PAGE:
Controlling the self-assembly of perfluorinated surfactants in aqueous environments†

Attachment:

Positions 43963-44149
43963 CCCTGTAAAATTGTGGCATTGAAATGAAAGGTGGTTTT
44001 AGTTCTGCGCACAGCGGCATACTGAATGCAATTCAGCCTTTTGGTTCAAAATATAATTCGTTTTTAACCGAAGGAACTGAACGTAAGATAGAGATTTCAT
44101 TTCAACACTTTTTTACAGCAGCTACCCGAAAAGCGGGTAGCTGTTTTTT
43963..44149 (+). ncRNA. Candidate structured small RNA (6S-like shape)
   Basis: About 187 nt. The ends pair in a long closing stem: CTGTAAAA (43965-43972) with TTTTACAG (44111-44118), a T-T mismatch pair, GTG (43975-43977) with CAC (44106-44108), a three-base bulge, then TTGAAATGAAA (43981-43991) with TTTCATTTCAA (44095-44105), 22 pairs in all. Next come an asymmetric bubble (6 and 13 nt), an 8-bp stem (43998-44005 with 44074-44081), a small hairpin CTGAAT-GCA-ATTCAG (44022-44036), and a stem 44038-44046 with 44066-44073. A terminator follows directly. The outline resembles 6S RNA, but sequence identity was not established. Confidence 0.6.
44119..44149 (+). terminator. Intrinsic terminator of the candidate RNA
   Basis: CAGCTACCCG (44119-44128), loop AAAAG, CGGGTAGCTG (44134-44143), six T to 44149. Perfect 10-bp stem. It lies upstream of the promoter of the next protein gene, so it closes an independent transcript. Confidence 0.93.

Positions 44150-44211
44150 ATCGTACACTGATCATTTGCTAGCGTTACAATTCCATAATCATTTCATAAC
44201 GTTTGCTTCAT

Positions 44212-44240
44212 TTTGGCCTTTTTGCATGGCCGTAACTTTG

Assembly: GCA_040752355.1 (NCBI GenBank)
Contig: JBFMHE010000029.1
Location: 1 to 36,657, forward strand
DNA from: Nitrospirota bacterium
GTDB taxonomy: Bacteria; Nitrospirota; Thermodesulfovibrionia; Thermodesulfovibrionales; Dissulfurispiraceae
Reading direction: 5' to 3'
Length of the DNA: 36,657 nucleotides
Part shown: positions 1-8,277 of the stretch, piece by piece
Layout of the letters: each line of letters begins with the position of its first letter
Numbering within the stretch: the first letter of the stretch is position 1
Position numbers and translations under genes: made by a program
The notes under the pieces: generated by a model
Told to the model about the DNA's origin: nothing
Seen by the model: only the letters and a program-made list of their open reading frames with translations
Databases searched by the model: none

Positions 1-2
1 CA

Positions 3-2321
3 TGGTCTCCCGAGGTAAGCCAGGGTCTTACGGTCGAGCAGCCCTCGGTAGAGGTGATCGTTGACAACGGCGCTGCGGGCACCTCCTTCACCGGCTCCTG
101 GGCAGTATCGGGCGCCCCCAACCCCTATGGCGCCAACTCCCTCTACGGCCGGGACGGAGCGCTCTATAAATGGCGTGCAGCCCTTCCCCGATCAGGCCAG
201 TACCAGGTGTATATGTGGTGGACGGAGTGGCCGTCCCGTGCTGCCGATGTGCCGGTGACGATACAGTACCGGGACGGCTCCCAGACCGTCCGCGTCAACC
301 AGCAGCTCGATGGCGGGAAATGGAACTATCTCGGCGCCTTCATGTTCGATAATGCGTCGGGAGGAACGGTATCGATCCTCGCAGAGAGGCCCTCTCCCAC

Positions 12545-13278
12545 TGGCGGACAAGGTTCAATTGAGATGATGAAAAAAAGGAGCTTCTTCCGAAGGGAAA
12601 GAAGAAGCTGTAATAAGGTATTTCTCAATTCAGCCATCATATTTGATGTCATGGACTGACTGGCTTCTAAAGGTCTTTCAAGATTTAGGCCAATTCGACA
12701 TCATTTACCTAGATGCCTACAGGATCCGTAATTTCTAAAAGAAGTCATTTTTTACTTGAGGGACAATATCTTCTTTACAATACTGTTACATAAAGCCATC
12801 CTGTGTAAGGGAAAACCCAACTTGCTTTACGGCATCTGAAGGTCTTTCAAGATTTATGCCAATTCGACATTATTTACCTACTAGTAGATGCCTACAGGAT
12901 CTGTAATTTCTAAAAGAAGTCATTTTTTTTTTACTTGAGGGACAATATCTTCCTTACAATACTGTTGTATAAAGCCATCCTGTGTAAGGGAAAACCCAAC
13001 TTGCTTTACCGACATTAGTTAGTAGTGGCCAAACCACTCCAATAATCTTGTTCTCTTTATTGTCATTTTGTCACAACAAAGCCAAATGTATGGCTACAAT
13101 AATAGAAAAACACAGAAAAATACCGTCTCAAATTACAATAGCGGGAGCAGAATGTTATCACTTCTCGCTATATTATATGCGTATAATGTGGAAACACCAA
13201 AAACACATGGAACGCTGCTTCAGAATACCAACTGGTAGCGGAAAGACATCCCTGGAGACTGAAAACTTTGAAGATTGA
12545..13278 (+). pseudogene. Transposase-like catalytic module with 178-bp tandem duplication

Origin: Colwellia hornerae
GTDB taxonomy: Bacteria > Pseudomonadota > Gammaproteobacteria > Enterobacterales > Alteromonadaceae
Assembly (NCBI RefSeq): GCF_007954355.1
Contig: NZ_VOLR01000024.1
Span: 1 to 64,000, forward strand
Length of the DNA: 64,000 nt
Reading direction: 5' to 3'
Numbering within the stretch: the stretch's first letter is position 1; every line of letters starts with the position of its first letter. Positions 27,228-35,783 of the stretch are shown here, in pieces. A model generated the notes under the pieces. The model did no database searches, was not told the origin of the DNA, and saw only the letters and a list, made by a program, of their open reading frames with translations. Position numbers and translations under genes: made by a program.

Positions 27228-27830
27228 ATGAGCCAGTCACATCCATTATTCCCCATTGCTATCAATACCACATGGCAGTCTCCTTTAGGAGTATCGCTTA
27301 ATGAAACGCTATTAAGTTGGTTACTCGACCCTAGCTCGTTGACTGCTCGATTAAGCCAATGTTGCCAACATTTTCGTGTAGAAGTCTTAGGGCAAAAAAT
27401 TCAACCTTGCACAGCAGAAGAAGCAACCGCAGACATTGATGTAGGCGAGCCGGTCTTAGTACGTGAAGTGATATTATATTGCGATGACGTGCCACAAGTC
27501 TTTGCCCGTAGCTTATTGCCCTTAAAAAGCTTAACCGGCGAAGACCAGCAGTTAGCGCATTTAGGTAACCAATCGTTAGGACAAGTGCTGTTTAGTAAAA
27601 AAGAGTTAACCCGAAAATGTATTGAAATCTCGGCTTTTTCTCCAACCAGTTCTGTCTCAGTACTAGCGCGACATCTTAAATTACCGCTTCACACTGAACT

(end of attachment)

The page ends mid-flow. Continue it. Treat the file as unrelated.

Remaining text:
Surface active per- and polyfluoroalkyl substances (PFAS) released in the environment generate great concern in the US and worldwide. The sequestration of PFAS amphiphiles from aqueous media can be limited by their strong tendency to form micelles that plug the pores in the adsorbent material, rendering most of the active surface inaccessible. A joint experimental and simulation approach has been used to investigate the structure of perfluorooctanoate ammonium (PFOA) micelles in aqueous solutions, focusing on the understanding of ethanol addition on PFOA micelle formation and structure. Structurally compact and slightly ellipsoidal in shape, PFOA micelles in pure water become more diffuse with increasing ethanol content, and break into smaller PFOA clusters in aqueous solutions with high ethanol concentration. A transition from a co-surfactant to a co-solvent behavior with the increase of ethanol concentration has been observed by both experiments and simulations, while the latter also provide insight on how to achieve co-solvent conditions with other additives. An improved understanding of how to modulate PFAS surfactant self-assembly in water can inform the fate and transport of PFAS in the environment and the PFAS sequestration from aqueous media.